Health Insurance Societies were established as public corporations under the National Health Insurance Act.[8] Societies are organized by single companies (Single Health Insurance Societies) as well as by business owners within the same industry (General Health Insurance Societies). Enrollees in Health Insurance Society plans numbered 29.17 million at the end of August, 2016, and there were 1,357 associations as of April 1, 2017. The JHIA was established based on the National Health Insurance Act as an insurer for the employees and families of small- to medium-sized businesses that are unable to establish Health Insurance Societies. Enrollees in JHIA plans numbered 37.18 million at the end of August 2016. Premium levels vary among regional branch offices. In cases where a Health Insurance Society becomes unable to operate and disbands due to reasons such as financial difficulties, beneficiaries thus far enrolled in the society-managed plan are then enroll in a JHIA association-managed plan. In other words, the JHIA assumes the role of a safety net for employer-based health insurance. Mutual Aid Associations were established based on Mutual Aid Laws as insurers for national government workers. At the end of March, 2014, there were eighty-five MAAs, and enrollees numbered 8.91 million. Similar to Health Insurance Societies, premium levels vary depending on the MAA in which one is enrolled.

―Residence-Based National Health Insurance

The residence-based National Health Insurance (NHI) system is the health insurance scheme that covers the self-employed, unemployed, and retirees under 75 years of age. In other words, the NHI acts as the medical safety net for sustaining the health of residents in the sense that it insures those not otherwise enrolled in insurance schemes. Management of the NHI was shifted from the national to the prefectural level in 2018, and the system is currently administered at the municipal level. The stated goal of this shift was to strengthen the financial foundations of the NHI, which continues to run a deficit, by placing fiscal management responsibility in the hands of prefectural governments, thus securing stable fiscal management and efficient business operations. Under the current system, NHI enrollees pay premiums, but 50% of the actual costs for benefits are covered by public funding. The system is financially unstable and faces structural challenges, including a high average enrollee age composition, low average enrollee income levels, and low average enrollee payment rates (both premiums and taxes).[9]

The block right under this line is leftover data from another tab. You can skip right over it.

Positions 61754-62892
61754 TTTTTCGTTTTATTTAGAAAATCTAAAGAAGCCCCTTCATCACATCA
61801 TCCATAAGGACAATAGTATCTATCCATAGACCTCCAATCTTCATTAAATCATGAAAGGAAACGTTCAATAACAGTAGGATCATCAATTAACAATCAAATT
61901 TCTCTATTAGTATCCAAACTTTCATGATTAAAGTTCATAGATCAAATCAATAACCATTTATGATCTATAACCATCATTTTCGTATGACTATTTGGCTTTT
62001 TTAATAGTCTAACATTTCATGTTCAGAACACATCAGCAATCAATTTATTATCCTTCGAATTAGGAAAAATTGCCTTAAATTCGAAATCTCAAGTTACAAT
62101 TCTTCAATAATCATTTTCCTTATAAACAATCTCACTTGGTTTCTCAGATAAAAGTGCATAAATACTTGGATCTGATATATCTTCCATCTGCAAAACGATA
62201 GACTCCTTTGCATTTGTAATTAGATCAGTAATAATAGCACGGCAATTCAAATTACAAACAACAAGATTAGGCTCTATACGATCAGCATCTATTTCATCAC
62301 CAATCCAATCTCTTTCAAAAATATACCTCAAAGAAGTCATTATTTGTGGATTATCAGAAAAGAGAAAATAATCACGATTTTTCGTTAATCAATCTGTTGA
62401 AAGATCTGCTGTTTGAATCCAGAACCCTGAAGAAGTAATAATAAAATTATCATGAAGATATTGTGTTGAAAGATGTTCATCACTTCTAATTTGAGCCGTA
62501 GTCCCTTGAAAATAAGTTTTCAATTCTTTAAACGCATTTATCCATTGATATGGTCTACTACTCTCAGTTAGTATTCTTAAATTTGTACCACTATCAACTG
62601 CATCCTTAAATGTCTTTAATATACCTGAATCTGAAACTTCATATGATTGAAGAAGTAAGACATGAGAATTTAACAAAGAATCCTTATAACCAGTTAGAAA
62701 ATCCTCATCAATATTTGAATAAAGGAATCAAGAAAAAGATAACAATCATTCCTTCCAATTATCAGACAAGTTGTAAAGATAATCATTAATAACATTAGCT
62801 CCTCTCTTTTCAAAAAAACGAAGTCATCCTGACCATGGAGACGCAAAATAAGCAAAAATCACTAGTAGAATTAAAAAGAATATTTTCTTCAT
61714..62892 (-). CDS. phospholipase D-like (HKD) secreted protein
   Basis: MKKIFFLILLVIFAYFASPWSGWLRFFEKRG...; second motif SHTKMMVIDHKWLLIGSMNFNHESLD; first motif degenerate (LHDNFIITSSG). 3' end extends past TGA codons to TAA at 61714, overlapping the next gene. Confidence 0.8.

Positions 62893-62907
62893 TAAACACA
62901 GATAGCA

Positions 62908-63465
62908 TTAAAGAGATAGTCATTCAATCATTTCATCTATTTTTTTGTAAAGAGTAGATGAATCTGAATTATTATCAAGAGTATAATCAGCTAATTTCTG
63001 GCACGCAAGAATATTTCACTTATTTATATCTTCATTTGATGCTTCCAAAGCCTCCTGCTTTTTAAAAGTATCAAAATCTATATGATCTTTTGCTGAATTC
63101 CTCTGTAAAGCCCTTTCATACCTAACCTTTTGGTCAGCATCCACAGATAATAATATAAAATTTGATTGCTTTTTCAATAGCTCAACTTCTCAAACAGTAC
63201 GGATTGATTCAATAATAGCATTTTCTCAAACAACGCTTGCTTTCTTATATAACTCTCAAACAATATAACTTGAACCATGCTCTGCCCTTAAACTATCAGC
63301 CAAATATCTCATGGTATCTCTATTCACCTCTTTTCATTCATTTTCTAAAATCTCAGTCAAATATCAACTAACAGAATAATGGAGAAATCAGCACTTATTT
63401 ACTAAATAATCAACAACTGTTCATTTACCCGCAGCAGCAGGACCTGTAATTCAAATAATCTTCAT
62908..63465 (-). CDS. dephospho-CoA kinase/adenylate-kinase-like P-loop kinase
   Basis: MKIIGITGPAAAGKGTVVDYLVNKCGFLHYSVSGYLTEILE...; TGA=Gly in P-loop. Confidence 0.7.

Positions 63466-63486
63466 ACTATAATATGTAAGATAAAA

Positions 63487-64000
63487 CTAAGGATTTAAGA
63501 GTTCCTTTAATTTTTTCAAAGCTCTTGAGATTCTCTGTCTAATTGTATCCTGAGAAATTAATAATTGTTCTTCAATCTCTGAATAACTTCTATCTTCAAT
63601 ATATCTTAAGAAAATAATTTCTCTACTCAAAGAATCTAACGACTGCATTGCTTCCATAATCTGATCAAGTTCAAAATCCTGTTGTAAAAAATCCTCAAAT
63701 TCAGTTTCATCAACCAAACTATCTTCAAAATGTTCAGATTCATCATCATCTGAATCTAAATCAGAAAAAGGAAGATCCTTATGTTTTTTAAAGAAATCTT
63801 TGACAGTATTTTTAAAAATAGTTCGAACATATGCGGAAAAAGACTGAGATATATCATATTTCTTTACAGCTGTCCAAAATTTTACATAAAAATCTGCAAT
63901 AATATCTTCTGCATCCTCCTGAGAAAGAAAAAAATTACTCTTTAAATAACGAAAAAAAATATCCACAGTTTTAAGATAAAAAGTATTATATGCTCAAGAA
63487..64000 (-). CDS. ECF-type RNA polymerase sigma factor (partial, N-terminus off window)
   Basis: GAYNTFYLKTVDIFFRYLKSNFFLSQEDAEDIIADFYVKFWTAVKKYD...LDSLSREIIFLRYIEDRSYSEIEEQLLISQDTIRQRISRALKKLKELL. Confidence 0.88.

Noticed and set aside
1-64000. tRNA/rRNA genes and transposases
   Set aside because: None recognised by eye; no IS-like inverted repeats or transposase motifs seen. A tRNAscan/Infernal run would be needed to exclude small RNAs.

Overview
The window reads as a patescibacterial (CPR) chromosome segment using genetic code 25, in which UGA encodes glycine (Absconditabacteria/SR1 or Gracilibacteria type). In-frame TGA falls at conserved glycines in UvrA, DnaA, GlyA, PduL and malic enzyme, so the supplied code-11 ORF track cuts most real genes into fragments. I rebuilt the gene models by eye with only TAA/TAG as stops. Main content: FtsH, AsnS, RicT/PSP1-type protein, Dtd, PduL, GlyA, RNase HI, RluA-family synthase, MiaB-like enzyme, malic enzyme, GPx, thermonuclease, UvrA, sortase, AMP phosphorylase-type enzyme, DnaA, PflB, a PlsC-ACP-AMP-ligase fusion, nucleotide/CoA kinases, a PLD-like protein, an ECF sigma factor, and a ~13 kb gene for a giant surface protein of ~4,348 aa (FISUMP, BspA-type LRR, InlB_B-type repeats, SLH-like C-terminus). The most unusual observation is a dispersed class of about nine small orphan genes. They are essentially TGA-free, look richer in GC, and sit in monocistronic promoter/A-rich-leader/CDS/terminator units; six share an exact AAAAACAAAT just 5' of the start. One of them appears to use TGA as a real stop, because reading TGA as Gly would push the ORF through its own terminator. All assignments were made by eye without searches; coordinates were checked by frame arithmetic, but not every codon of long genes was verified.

―Health Insurance for the Elderly

The Medical Care System for the Advanced Elderly, as mentioned in Section 1, was introduced in 2008. All people aged 75 and over are obliged to enroll, and all enrollees become insured individuals, with no distinction between supporters and dependents. The system is administered at municipal as well as prefectural levels. To promote transparency and accountability regarding the expenses and medical costs that accompany the aging of the population, the system for people 75 and over has been made virtually independent from the NHI system. Premiums are calculated at the prefectural level based on health expenditures from the previous two years and are deducted from the individual pensions of enrollees. Since premium payments from enrollees themselves only cover around 10% of medical costs, the Medical Care System for the Advanced Elderly is supported by public subsidies along with fiscal adjustments from the two aforementioned insurance schemes.[10]

Income and expenditures by health insurance scheme

As shown in Figure 3-1-1, a process of fiscal adjustments takes place among insurers. Contributions for people aged 75 and over, payments for people ages 65 to 74, and contributions to retirement funds are designated as expenditures of the Japan Health Insurance Association (JHIA), Health Insurance Societies, and Mutual Aid Associations (MAAs). These expenditures are subsidies for people aged 75 and over from within the income of the Medical Care System for the Advanced Elderly, subsidies for people ages 65 to 74 from within the income of the residence-based NHI, and retirement premiums. As Figure 3-1-1 also shows, the ratio of income (comprised of insurance premiums and state liability funds) to expenditures (comprised of insurance benefit payments) varies among insurers. As can also be seen, the portion of income within the Medical Care System for the Advanced Elderly and the National Health Insurance (NHI) system that is covered by the National Treasury greatly exceeds the portion covered by insurance premiums. In other words, the fiscal management situation is so severe that no other choice remains but to rely on the National Treasury.